Stronger-than-expected U.S. economic data boosted stocks on Friday while bonds held early gains and the dollar fell.
European stocks also got a lift from the U.S. data.
Before the open of regular U.S. stock trading, the Commerce Department said U.S. durable goods orders rose a stronger-than-expected 5.9 percent in July.
Another report said that U.S. new home sales rose 2.8 percent last month, also exceeding expectations.
The new home sales data showed the economy may not be quite as weak as expected. We had some quite strong numbers today, that's for sure, but we don't know if they'll last long enough to boost the markets, said David Sloan, economist at 4Cast Ltd in New York.
At 12 p.m. the Dow Jones industrial average was up 37.40 points, or 0.28 percent, at 13,273.28. The Standard & Poor's 500 Index was up 4.06 points, or 0.28 percent, at 1,466.56 and the Nasdaq Composite Index was up 7.74 points, or 0.30 percent, at 2,549.44.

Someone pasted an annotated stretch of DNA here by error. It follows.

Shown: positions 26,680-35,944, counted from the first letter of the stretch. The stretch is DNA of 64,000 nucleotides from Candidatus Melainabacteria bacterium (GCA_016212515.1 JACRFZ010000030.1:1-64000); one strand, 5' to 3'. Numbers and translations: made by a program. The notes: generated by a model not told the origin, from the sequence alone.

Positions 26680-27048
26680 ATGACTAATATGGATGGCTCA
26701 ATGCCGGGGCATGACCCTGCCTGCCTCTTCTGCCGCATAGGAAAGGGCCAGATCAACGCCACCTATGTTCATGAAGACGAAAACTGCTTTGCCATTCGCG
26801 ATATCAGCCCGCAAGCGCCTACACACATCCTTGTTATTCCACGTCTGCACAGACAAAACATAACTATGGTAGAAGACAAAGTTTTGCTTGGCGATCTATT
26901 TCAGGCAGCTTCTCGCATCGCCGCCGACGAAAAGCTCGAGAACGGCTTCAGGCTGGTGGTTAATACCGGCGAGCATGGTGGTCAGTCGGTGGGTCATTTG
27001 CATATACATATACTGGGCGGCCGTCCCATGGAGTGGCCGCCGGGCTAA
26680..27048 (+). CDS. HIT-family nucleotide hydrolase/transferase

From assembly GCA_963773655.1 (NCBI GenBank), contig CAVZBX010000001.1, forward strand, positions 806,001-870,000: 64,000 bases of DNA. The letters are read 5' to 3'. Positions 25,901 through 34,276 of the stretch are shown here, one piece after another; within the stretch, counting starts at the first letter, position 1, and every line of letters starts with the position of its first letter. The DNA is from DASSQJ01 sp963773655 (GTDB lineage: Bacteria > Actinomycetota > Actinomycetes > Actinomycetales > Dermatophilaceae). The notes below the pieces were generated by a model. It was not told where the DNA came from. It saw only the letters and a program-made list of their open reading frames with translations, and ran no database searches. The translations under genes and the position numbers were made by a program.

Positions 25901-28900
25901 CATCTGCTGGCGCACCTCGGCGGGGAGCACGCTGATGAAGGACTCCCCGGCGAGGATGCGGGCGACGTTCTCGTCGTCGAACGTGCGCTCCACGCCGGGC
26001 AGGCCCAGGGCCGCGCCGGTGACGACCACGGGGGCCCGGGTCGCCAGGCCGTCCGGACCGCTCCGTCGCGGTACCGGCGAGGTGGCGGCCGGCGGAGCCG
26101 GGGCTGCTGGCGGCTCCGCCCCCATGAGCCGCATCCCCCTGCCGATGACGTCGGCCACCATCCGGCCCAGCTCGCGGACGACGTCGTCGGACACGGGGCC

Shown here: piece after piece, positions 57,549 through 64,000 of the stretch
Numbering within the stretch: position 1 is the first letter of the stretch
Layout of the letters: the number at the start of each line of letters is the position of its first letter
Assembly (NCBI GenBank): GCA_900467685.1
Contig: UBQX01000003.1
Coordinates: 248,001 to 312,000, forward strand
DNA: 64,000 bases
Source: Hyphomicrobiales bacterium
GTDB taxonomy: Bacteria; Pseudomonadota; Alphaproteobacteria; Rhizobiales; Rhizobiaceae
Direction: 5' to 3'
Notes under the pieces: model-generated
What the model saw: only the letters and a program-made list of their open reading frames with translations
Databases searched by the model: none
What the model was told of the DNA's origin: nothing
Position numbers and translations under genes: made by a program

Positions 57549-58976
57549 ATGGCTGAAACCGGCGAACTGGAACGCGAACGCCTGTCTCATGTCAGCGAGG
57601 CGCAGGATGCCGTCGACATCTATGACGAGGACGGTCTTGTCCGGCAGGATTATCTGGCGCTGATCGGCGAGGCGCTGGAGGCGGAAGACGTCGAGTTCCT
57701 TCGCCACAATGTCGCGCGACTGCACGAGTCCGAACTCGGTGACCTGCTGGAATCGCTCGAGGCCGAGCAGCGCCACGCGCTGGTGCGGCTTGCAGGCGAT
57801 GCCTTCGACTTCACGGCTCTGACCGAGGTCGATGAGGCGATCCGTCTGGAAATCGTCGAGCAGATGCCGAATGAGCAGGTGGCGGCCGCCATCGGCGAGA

Benchmark 10-year Treasury notes were 6/32 higher with the yield down three basis points to 4.63 percent. Analysts noted that the U.S. data was nearly a month old and did not reflect recent events.
The euro was up 0.5 percent at $1.3637 and the dollar was down 0.3 percent at 115.94 yen. Continued concerns about a credit crunch and liquidity overshadowed the U.S. data.
European stocks pared losses after the U.S. durable goods data and subsequently turned higher.
The Pan-European FTSEurofirst 300 index was up 0.34 percent to 1,514.45.
Japan's Nikkei share average slipped 67.35 points, or 0.4 percent to 16,248.97. It finished the week up 6.4 percent, however, to post its biggest weekly percentage gain since October 2002.
U.S. crude oil futures were higher and gasoline rose on news of problems at a refinery in Texas. At 10:45 a.m. on the New York Mercantile Exchange, October crude was up 88 cents, or 1.3 percent, at $70.71 per barrel.
Higher oil prices boosted the energy sector, with Exxon Mobil Corp. rising 2 percent to $85.35.
(Additional reporting by Jeremy Gaunt, Kristina Cooke, Gene Ramos, Pedro Nicolaci da Costa and Gertrude Chavez-Dreyfuss)